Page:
Additional mandatory jail sentences of days can be imposed in addition to those listed above for high BAC results or if a child was in the vehicle.
Third offense – A third offense committed within a 10-year period is a Class 6 felony. The sentence includes a mandatory minimum sentence of 90 days, unless the three offenses were committed within a five-year period, in which case the sentence is a mandatory minimum sentence of six months plus a mandatory minimum fine of $1,000.
Cody Villalon knows how devastating it is to be facing such severe penalties and will be there to negotiate with prosecutors for the best deal possible or find a way to have your charges dismissed.
When faced with DUI/DWI charges, it’s a frightening experience, and you are bound to wonder just what you are up against. Here are some answers to questions Cody Villalon is often asked.
A DUI is a misdemeanor unless there is an accident where someone is seriously injured or killed or unless the driver was previously convicted of two DUIs in the prior ten years.
In addition, a DUI is punished more severely depending on aggravating circumstances that could include:
If your DUI involves aggravating factors, punishments increase as follow:
The maximum punishment is up to 12 months in jail and/or a fine of $2,500, plus court costs. Aggravating factors make it more likely that the judge will impose a harsher punishment.
If there is an accident and someone dies, the DUI is charged as a felony and not a misdemeanor. There is no mandatory minimum punishment, but the maximum punishment is 10 years in prison. If you are found to have acted in a gross, wanton, and culpable manner as to show a reckless disregard for human life, the maximum punishment is 20 years in prison with a mandatory minimum sentence of one year in prison.
The more times you are convicted of a DUI and the higher your BAC, the worse the punishment usually is.
Yes, and while mitigating circumstances may not always help you avoid the minimum penalties, you may be able to get probation instead of jail time or be allowed to plead down to reckless driving or another lesser penalty.
Mitigating factors in a DUI may include:
VASAP is normally a minimum of 10 weeks of classes with two hours per class. Depending upon your record and substance abuse history, you may also have to attend therapy and AA meetings.
A conviction for a first offense will stay on your criminal record forever. However, it will only stay on your driving record for eleven years, which may help if someone investigates your driving record after that period.
DUI and DWI in Virginia are basically interchangeable terms for the offense of operating an engine under the influence of something. Virginia law prohibits operating any kind of motor vehicle if you’re under the influence of drugs or alcohol or any other substance that alters your abilities to drive or operate the vehicle safely. While alcohol is most common, you could be arrested for a DUI due to drugs such as marijuana or heroin, or it could be due to a prescription medicine prescribed by your doctor.
This depends on the type of test the officer asked you to take.
Preliminary Breath Test – If you are asked to take a preliminary breath test (PBT) on the side of the road, you will blow into a machine that measures the amount of alcohol in your breath. You should refuse this test, as the result can be used to build a case against you, but your refusal cannot be used against you in court.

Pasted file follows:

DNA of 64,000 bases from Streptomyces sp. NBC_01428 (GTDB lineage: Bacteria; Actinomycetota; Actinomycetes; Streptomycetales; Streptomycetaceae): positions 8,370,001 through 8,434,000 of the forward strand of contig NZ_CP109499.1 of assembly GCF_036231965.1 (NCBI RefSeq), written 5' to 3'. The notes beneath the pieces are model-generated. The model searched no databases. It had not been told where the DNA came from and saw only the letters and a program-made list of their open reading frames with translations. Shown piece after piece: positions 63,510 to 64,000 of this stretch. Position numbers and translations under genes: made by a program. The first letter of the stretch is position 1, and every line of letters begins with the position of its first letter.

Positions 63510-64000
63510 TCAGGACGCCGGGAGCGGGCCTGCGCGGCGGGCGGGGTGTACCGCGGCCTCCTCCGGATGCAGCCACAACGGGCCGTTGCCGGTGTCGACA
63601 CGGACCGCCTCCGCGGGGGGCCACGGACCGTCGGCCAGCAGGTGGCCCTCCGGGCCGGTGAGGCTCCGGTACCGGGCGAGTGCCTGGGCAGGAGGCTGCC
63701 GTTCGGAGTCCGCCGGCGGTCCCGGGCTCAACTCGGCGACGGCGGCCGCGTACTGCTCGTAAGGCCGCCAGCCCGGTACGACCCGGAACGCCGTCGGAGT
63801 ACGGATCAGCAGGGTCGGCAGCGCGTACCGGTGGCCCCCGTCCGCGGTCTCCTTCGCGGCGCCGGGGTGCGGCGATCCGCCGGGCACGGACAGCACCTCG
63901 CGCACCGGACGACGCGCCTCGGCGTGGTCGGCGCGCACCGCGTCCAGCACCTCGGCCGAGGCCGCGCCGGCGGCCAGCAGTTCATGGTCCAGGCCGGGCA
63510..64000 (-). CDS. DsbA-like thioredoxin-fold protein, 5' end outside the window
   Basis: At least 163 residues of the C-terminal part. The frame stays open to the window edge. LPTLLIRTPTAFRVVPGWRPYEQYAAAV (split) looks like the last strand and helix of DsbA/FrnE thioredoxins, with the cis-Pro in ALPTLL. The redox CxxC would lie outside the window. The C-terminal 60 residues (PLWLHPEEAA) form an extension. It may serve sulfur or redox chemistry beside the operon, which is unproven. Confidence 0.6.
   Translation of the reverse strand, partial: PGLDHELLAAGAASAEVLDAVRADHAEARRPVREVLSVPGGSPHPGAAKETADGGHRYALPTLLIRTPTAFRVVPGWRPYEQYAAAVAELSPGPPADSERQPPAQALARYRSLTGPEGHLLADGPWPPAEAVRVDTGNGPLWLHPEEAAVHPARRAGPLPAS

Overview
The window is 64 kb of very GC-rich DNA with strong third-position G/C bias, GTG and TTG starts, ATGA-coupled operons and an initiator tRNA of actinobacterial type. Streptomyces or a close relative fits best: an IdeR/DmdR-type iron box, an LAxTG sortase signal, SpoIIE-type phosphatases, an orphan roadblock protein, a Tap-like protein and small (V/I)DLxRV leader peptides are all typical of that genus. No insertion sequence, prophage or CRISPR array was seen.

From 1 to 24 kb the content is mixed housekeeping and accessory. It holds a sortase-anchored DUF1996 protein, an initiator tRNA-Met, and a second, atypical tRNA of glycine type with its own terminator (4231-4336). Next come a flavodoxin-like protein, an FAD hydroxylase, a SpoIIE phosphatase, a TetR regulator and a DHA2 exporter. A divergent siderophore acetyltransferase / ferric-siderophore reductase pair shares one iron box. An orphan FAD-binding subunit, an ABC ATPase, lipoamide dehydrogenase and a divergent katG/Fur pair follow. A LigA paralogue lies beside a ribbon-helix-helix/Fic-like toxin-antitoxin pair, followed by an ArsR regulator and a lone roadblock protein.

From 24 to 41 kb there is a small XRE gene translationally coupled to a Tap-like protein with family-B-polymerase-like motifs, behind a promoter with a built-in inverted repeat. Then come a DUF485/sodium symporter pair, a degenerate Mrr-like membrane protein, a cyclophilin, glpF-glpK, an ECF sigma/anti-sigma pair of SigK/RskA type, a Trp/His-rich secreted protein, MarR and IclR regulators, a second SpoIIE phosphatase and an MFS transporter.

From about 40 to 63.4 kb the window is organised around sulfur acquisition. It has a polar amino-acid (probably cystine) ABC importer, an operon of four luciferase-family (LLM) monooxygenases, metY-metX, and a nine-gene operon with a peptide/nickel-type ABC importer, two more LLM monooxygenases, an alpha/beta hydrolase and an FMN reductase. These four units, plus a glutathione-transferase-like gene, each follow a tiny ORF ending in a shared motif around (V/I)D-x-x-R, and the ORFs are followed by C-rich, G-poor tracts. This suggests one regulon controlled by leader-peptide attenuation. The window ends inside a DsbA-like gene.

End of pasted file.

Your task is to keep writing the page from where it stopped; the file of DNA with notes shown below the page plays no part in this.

Breathalyzer or Blood Tests – When you are arrested for a DUI, you are not allowed to “unreasonably refuse” to take a chemical test if the police had probable cause to arrest you for DUI and they offered the test within three hours of the arrest and gave you your rights regarding chemical tests. Prosecutors can use your refusal against you at trial.
Sometimes officers or prosecutors don’t do things correctly as required by law, and this can be used to help your case. Strategies we may use to defend you include:
There was lack of reasonable suspicion or probable cause. Police officers are required to have reasonable suspicion to pull you over and demonstrate evidence of probable cause for arrest. If they do not, your resulting DUI arrest would be deemed invalid, and charges against you would be dismissed.
Police had no justification to pull you over in the first place or didn’t read you your rights. You must be read your Miranda rights or “warnings” if you are being interrogated while in police custody, otherwise, any responses you provide that incriminated you are not admissible in court.
A field sobriety test can be challenged. Virginia has guidelines on how field sobriety tests must be administered, or the results of the DUI field sobriety test will be invalidated.
A horizontal gaze nystagmus (HGN) test can be challenged. The HGN test is designed to examine the involuntary jerking of the driver’s eyes which often occurs when intoxicated. Other factors can cause nystagmus, and we can argue these tests are inadmissible.
A breath test can be challenged. Both the PBT test performed in the field and the breathalyzer test given at the police station can be challenged if devices did not comply with requirements or the tests were not administered properly.
A blood test can be challenged. If your blood test was administered improperly, it may be inadmissible as evidence.
Cody Villalon believes that we are guaranteed rights under the law, but they exist only as long as there are people that are willing to defend them. As an experienced DUI Richmond defense lawyer, he is proud of the work he does and will aggressively fight for your rights and the type of world he wants his own children to live in.